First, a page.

Help reading Dutch Reformed or Evang Lutheran marriage register

+4 votes

On 26 Jul 2020 Shirlea Smith wrote on Egler-42:

help reading marriage register: Particularly interested in the entry for the marriage of Georg Neupert and Katherine Egler. Does it give parent's names? Katie was a widow - does it mention that fact or her deceased husband's name?

WikiTree profile: Alexander Egler
in Genealogy Help by Shirlea Smith G2G6 Pilot (220k points)
PS - Ancestry's header says Dutch Reformed, but it seems to actually be Lutheran, and neither Georg nor Katie were actually Dutch. Georg was German enough, and Katie was Hungarian.

2 Answers

+4 votes
I just see the names as the summary states. The second pair of names seem to be another couple.

I can't find any mention of Georg Neupert in the Netherlands and his name sounds very German.
by Michel Vorenhout G2G6 Pilot (250k points)
+5 votes
I read it as (in translation):

"Georg Neupert of Bowina [?] Centre, N.Y., born 25 July 1868 in [the duchy of] Sachsen-Meiningen, parents Werner [Neupert] and Eva Müller

Katharine Egler of New York, born 22 March 1876 in Hungary [sorry, not any more specific], parents Nikol. [i.e. Nikolaus Egler] and Barbara Uig

Witnesses Wilhelm Paul Wentzlaff [?], Mrs. J. Rudolph"

No specification whether bride or groom were previously married.
by Living Geschwind G2G6 Mach 8 (83.9k points)
Incidentally, this is a record from the "German Evangelical Church" in Hoboken. In German usage, "Evangelical" means Protestant churches that can be Reformed [i.e., Calvinist], Lutheran, or both. The Dutch Reformed Church was strong in New York and neighboring areas because of New York's origins as a Dutch colony (New Netherlands), and so some German congregations got merged into it.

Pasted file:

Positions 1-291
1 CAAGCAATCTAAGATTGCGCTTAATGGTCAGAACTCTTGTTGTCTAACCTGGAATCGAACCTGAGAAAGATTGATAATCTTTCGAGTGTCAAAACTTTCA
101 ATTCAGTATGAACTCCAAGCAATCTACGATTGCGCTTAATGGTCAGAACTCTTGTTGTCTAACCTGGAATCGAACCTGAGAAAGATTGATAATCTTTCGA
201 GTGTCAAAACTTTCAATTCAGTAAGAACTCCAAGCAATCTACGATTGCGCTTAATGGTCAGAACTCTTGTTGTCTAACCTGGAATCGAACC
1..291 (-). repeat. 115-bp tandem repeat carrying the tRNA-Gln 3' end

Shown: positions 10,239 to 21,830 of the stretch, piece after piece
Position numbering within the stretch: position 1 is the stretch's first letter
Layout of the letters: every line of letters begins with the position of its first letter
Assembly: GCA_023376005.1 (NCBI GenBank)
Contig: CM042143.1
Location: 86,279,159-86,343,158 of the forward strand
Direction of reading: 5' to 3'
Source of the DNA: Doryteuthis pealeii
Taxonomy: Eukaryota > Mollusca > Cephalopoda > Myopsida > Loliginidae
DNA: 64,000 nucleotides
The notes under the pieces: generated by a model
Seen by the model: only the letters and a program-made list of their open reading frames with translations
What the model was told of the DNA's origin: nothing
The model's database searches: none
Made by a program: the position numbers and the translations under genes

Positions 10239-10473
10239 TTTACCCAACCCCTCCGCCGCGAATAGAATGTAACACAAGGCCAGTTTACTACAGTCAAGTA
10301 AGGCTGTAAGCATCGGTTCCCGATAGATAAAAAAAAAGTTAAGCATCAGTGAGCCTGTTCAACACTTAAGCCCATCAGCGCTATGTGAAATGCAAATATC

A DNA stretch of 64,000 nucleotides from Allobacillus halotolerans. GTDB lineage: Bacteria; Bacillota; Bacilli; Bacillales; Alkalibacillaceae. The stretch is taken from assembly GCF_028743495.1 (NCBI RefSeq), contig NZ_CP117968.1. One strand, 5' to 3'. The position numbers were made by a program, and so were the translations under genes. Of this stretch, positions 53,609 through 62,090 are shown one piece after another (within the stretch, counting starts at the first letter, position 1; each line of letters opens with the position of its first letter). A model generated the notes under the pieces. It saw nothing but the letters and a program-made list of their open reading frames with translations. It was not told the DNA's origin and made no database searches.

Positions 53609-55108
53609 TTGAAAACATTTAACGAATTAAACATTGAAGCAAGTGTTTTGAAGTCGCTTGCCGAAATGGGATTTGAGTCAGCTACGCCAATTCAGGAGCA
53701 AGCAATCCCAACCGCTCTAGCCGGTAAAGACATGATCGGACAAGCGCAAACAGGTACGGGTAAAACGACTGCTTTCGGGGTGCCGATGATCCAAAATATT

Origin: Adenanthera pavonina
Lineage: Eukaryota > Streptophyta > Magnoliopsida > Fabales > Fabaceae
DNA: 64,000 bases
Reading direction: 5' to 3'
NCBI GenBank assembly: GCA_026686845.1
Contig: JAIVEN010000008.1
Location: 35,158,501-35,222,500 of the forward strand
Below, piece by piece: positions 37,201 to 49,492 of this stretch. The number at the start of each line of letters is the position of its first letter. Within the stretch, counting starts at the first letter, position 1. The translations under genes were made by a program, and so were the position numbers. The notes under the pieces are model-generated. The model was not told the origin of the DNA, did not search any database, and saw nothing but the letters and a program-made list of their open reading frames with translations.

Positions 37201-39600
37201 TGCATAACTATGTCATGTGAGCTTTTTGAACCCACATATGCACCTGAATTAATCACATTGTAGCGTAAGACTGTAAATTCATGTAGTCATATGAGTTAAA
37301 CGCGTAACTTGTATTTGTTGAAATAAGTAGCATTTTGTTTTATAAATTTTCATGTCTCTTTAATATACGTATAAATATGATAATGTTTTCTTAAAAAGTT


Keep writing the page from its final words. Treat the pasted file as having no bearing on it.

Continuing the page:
Given that Katharine would have been about 23 years old when her son Alexander was born in Hungary, that no other child appears to have accompanied her to America, and that her father Nikolaus apparently was also surnamed Egler, I suspect Alexander might have been illegitimate, and the "widowed" in the 1910 census might have been a polite convention to obscure this.
I agree with your reading, but there's another possible explanation for Egler for both child and mother: notice that the record doesn't actually say _what_ her father's surname is. It's possible that people were making incorrect assumptions when filling out the marriage record.

The arrival manifest ( gives Szakálháza as her birthplace and Temesvár as her last residence. Szakálháza was a Roman Catholic village in Temes county ( FamilySearch unfortunately only has the records up to 1844 (, unindexed, but there are definitely Eglers in it.

Hmm, one possible correction: I'm not seeing Uig, but there is Uitz and variants. Perhaps her mother is Barbara Uiz?
Great find on the arrival manifest giving her native village.

As to Barbara's last name, yes, that could very well be Uiz. Compare the last letter in her last name to the last letter in Katharine's birth month ("März" = March) - that could be a "z". For a terminal "g", see the last letter in the first word of the last lline ("Zeug." = "witness", abbreviated). The "z" and the "g" in this handwriting are essentially indistinguishable.

As for her father's name, in every entry on that page the last name of the father is left blank and thus is assumed to be the same as the bride or groom's last name. If the bride is a widow, it is explicitly noted - see the next couple in the list, where the bride is "Margar. Hughan verw. Scott" - i.e., Margaret nee Hughan, widow of a Scott (on the previous page in the record I found more cases of brides with "verw."). So, given the conventions of this record, at least the minister conducting the wedding thought that she was not a widow and that her father's name was Nikol. Egler.

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